For years, I've been a happy user of Jenkins to automate all our Continuous Integration & Continuous Delivery CI/CD steps. Just recently, I've been evaluating some other, more modern platforms. While trying out GitHub Actions and Azure DevOps, I've been generally satisfied, but found that both don't fit perfectly for what I want. GitHub Actions is still in it's early stages and lacks many features, and with Azure DevOps I've felt the setup to be a bit too complicated and tightly integrated with Azure services. Jenkins just could do everything quite well while giving you lots of freedom.
These findings resulted in me not changing the existing setup too much - two servers, one running Windows and one on Linux worked fine so far. However, I've been a bit unsatisfied with the server's performance characteristics. The instances were on some virtual servers that were approaching their 4 year mark, so I decided to switch to two up to date, dedicated machines.
This led me to rethink the backup process. Previously, a cronjob just backed up all the Jenkins data daily to a network share that was provided by the server hosting company, and that felt a bit too outdated and makes accessing backups actually more complicated than necessary. So I decided to just Backup the data to Azure Blob Storage. However, there was no ready made solution that I could find, so I had to roll my own.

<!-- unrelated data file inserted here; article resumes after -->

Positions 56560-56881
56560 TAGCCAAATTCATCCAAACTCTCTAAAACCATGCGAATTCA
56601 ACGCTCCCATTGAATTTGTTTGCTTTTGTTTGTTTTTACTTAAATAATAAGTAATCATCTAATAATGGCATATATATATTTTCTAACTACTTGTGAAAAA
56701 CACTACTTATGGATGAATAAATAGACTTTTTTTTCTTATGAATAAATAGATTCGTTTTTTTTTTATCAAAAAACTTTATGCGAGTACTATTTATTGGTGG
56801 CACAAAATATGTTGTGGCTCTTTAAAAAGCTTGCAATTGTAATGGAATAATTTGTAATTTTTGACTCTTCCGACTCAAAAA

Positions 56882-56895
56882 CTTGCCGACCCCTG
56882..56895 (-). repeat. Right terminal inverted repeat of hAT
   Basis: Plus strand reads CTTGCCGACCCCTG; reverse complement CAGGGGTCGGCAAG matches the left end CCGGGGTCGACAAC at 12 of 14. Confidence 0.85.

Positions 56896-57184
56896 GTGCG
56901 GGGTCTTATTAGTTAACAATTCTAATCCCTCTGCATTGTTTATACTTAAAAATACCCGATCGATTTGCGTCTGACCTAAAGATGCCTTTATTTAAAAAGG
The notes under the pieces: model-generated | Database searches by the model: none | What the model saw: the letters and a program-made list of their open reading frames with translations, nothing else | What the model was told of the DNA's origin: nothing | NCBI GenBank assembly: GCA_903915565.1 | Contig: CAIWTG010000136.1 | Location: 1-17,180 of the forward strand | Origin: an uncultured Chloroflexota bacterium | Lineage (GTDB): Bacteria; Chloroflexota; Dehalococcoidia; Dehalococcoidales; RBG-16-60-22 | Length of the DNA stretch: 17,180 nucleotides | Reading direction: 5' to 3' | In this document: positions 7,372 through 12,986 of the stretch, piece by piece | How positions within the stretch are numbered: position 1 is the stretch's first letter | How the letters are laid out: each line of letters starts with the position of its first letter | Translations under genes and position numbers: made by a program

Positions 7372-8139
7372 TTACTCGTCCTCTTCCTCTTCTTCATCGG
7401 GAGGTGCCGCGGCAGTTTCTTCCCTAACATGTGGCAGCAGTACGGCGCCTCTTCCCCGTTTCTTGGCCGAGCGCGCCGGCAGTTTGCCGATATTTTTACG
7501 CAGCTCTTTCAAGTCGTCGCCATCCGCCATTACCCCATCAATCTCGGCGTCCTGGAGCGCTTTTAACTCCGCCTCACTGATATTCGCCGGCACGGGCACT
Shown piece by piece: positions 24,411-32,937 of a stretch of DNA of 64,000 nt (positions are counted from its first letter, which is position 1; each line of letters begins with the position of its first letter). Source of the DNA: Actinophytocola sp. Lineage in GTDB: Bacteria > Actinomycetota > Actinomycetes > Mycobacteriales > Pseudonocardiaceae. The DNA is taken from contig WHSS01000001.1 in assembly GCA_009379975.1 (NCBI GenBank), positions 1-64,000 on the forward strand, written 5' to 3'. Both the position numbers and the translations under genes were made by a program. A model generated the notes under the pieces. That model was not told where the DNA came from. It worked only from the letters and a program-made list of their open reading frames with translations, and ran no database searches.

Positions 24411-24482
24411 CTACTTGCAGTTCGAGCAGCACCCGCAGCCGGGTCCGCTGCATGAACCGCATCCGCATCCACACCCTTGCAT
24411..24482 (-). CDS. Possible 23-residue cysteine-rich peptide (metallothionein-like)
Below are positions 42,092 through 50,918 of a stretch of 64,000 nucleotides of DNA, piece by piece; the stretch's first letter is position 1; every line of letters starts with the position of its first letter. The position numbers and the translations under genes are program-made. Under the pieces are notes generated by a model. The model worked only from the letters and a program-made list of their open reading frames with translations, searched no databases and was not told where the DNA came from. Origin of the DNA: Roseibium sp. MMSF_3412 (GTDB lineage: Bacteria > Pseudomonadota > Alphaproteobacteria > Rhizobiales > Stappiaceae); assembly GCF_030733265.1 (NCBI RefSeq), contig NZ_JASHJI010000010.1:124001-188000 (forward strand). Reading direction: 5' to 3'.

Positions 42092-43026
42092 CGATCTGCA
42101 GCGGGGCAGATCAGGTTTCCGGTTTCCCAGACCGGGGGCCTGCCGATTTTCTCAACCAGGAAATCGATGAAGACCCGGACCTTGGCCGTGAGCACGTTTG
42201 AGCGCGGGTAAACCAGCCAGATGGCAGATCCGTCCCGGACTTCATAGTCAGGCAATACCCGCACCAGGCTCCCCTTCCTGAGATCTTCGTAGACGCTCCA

Luckily, Jenkins uses just file storage in it's JENKINS_HOME directory for all configurations, from users to jobs to plugins, so backing up the configuration is actually pretty easy - just copy the parts you want to be backed up. For this, I decided to directly leverage Jenkins itself to run the backup jobs, with a simply script that backs up the data to a Zip file and uploads it to the cloud.
Essentially, it boils down to two parts, all of them are available directly on GitHub. First, the Jenkinsfile which configures the job itself:
It's really just doing two things: Specify a trigger that runs once a month and then invoke the actual backup script. If your master is not a Windows machine, just call build.cmd BackupInstance instead of the PowerShell version.
The script itself leverages the NUKE build automation tool, which itself is an awesome asset that I've blogged about previously. It's an engine that lets you write build scripts in .NET and execute them anywhere. This backup script is a great example - it doesn't require anything preinstalled, you just run build.cmd and it works! You can view the full script here.